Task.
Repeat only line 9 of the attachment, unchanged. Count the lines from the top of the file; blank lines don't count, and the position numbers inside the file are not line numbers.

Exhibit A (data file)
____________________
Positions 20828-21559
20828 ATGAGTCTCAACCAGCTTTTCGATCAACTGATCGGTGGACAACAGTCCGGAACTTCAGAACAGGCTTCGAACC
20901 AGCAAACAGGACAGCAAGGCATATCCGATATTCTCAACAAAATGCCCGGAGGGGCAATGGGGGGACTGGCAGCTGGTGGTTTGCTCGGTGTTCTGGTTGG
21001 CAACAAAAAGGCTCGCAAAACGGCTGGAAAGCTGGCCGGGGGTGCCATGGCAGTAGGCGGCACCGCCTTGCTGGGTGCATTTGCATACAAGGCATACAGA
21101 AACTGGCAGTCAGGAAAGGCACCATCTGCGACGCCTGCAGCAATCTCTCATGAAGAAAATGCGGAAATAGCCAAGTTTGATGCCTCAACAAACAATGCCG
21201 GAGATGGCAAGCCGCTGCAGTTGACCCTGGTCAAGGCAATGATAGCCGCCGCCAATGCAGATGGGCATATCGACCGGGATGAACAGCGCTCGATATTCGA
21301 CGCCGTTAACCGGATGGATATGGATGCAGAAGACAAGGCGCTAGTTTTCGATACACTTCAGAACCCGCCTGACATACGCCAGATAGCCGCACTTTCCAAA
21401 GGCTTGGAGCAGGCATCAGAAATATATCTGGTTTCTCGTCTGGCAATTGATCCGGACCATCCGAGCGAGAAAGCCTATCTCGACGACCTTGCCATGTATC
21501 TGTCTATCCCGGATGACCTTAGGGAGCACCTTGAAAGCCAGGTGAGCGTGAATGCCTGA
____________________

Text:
21501 TGTCTATCCCGGATGACCTTAGGGAGCACCTTGAAAGCCAGGTGAGCGTGAATGCCTGA